Sometimes evidence isn’t enough

Daniel Perret-Goluboff

It’s a sorry thing, indeed, when bureaucratic processes can slow or deny the process of bringing justice to someone who has been wronged as horribly as Akian Chaifetz. Akian is a ten-year-old boy who attends Horace Mann Elementary School in New Jersey. Akian, like countless other students in America, suffers from an autism spectrum disorder that limits his ability to communicate verbally. He is also, unfortunately, one of many students in America to have suffered abuse and negligence at the hands of his classroom teachers.

Akian’s story begins with an incident report sent by Horace Mann Elementary to his father, Stuart Chaifetz, alleging that he had been having “violent outbursts” in class and had even gone so far as to strike his teacher and teacher’s aide. As it would any parent, this worried Stuart greatly. Stuart claims that these allegations were against his son’s nature.

Of course, there was a significant gap in communication between Stuart and Akian that prohibited Stuart from gaining a better sense of what could have been causing these issues to arise. Stuart, then, made a controversial decision and sent Akian to school wearing a concealed recording device with the intent of discovering what it could be in his classroom environment that was causing such drastic changes in his behavior. At the risk of cliché, what he found was nothing short of shocking.

The recording that Akian returned home with that day revealed hours upon hours of verbal and mental abuse from both his classroom teacher and his teacher’s aide. The two women in question are allegedly Jodi Sgouros and Kelly Altenburg, who together teach a special education classroom at Horace Mann Elementary. In the recording, which Stuart Chaifetz has posted publically on YouTube, should you care to listen to it yourself, Ms. Sgouros and Ms. Altenburg routinely harass the children by poking fun at their disabilities.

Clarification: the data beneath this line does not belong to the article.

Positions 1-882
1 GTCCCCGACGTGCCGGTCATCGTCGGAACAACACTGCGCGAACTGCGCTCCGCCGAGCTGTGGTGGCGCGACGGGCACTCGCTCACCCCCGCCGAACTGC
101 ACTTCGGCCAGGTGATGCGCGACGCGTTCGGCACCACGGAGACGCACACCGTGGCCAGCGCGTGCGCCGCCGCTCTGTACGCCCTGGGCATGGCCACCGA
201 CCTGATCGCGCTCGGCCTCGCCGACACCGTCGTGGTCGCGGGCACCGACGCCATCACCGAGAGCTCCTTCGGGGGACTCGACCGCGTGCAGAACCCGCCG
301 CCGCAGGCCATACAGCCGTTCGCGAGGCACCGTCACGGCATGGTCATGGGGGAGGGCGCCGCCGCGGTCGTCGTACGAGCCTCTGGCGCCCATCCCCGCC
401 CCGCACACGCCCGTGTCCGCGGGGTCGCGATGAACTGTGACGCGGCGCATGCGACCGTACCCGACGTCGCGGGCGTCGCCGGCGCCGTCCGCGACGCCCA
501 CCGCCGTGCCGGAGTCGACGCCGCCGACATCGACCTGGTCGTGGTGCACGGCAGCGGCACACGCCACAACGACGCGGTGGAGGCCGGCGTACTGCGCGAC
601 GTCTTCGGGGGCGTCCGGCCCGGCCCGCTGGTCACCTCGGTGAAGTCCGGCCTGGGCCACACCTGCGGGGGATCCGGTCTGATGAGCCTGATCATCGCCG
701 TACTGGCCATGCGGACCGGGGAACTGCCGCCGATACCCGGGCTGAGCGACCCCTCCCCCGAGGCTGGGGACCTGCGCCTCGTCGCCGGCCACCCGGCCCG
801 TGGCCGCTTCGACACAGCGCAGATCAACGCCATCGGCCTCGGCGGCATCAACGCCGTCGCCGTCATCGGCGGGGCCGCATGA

They berate Akian — among other children — for speaking to himself and make fun of him when he begins to cry or become distressed. At multiple points in the recordings duration the two women can even be heard referring to him as a ‘bastard’ and with other profanity.

As though these incidents were not disturbing enough, the two women can also be heard speaking about their alcohol abuse and sex lives in front of their students with astonishing frequency. One would imagine that a recording of a professional engaging in such horrifically inappropriate behaviors would be grounds for immediate termination.

 Apparently not, at least not at Horace Mann Elementary. The teacher’s aide was fired, but the classroom teacher remains employed within the school district — although she has been moved to another classroom. Stuart Chaifetz, surprisingly, is not willing to take the slap in the face of this teacher’s continued employment lying down. He has vowed to continue to attempt legal action against her and against the school until she is removed from the district.

This kind of incident is disturbing but not entirely unique. Cases of teachers bullying special needs students have been arising with an increased frequency as of late in America. I will venture the risk of cliché once more by stating that if you are not a part of the solution here, you are a part of the problem.

There are countless small efforts that we can each put forth to end this injustice. There is a petition available for e-signature at Change.org that I encourage all who read this article to sign. We cannot stand idly by while unqualified bullies make a mockery of educational equality and safety.

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